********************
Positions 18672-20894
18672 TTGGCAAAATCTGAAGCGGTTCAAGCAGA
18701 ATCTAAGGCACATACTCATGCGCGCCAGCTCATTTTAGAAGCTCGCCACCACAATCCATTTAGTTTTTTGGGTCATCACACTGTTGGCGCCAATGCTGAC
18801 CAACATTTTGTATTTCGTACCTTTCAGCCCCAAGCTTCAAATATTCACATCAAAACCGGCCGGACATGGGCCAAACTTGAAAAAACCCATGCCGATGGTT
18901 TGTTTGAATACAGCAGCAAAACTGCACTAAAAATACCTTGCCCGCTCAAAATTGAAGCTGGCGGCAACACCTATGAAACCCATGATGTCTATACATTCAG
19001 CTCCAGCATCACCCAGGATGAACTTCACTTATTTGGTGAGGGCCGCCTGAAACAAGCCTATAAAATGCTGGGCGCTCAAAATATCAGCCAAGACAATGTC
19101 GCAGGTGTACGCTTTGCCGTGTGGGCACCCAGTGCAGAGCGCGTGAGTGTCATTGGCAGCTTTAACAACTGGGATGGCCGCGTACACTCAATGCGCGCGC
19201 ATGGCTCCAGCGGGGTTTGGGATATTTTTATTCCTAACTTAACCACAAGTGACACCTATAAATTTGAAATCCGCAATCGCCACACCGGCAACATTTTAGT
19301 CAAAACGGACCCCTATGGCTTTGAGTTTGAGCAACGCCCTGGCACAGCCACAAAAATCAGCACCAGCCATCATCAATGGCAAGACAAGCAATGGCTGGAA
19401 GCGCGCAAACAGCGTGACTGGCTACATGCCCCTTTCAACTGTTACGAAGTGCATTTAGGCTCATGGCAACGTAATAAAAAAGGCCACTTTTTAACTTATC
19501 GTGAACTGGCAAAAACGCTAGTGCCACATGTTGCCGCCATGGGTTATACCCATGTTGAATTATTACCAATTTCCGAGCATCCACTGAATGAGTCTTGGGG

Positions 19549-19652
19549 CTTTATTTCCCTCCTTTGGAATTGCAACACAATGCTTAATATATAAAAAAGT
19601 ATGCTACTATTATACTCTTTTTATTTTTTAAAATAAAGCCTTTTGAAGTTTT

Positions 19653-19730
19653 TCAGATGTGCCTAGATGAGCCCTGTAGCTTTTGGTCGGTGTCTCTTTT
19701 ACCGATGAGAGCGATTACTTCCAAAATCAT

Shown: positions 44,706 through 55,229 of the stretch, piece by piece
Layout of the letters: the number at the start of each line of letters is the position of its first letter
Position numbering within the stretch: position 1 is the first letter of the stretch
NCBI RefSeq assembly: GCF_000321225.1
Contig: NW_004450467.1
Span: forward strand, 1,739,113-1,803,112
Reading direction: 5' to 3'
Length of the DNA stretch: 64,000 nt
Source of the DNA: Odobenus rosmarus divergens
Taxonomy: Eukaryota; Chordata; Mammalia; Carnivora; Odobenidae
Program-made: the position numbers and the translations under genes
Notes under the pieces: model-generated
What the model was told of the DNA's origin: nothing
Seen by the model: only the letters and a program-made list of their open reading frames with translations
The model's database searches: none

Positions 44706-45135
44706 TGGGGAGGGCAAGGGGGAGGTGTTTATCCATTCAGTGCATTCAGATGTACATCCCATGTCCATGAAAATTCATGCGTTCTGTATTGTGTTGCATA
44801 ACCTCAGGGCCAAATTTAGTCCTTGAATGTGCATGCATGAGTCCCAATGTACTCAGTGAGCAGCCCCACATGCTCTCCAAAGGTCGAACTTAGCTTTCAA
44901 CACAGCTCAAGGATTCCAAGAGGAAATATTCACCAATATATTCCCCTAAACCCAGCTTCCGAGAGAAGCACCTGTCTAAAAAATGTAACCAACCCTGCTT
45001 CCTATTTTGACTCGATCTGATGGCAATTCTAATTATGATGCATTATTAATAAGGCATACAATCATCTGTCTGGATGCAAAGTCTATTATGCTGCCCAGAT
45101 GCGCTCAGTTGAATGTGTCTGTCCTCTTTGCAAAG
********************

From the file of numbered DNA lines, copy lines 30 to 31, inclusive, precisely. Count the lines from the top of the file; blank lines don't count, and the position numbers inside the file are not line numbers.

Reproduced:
What the model was told of the DNA's origin: nothing
Seen by the model: only the letters and a program-made list of their open reading frames with translations